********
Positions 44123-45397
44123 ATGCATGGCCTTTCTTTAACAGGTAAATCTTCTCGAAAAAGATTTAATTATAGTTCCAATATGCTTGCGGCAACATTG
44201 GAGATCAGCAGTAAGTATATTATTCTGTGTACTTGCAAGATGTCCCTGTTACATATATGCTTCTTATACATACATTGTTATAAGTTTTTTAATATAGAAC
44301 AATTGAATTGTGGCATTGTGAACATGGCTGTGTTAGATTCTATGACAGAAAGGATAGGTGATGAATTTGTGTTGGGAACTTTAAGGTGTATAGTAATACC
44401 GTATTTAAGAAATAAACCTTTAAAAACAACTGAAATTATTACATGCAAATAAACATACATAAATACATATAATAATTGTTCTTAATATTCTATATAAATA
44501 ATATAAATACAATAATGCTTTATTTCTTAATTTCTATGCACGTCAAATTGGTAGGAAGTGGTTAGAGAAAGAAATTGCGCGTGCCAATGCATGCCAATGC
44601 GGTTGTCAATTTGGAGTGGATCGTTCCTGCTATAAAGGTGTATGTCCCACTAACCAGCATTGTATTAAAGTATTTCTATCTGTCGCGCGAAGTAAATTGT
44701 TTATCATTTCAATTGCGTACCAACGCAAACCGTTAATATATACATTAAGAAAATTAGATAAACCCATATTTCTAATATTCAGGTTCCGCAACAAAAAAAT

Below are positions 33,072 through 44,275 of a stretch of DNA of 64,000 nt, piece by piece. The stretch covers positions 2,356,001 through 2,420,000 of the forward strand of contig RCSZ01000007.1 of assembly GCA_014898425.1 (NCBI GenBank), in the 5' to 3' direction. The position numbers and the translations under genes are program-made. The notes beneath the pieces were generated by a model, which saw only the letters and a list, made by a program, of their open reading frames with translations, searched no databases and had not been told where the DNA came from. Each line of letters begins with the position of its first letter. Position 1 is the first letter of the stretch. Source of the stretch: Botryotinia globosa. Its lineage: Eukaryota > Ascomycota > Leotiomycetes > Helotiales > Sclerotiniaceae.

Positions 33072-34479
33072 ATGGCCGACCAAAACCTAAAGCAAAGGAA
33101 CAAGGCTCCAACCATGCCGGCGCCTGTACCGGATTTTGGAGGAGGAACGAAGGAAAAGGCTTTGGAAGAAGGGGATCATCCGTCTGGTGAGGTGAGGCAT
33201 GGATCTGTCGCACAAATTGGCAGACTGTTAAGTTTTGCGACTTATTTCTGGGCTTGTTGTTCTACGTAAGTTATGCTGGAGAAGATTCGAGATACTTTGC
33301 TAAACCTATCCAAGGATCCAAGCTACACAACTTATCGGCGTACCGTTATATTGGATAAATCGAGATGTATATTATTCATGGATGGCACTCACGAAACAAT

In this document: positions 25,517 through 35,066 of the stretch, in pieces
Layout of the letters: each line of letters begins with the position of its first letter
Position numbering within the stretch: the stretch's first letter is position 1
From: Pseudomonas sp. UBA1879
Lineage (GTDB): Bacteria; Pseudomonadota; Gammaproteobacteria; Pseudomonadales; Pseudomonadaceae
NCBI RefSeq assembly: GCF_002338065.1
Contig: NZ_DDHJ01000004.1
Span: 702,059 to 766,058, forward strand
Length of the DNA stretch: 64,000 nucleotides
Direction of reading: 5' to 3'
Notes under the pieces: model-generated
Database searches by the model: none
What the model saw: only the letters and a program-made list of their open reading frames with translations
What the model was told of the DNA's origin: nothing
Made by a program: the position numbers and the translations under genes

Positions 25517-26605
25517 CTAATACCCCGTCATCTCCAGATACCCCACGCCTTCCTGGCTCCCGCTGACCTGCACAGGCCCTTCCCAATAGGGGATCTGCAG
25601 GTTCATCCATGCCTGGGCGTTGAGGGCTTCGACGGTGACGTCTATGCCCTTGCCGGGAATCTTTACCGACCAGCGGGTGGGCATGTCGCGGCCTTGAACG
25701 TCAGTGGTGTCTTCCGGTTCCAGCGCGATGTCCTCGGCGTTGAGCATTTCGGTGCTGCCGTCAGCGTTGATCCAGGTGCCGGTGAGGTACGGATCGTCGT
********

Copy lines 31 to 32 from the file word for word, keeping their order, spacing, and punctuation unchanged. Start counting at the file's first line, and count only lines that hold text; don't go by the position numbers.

25517 CTAATACCCCGTCATCTCCAGATACCCCACGCCTTCCTGGCTCCCGCTGACCTGCACAGGCCCTTCCCAATAGGGGATCTGCAG
25601 GTTCATCCATGCCTGGGCGTTGAGGGCTTCGACGGTGACGTCTATGCCCTTGCCGGGAATCTTTACCGACCAGCGGGTGGGCATGTCGCGGCCTTGAACG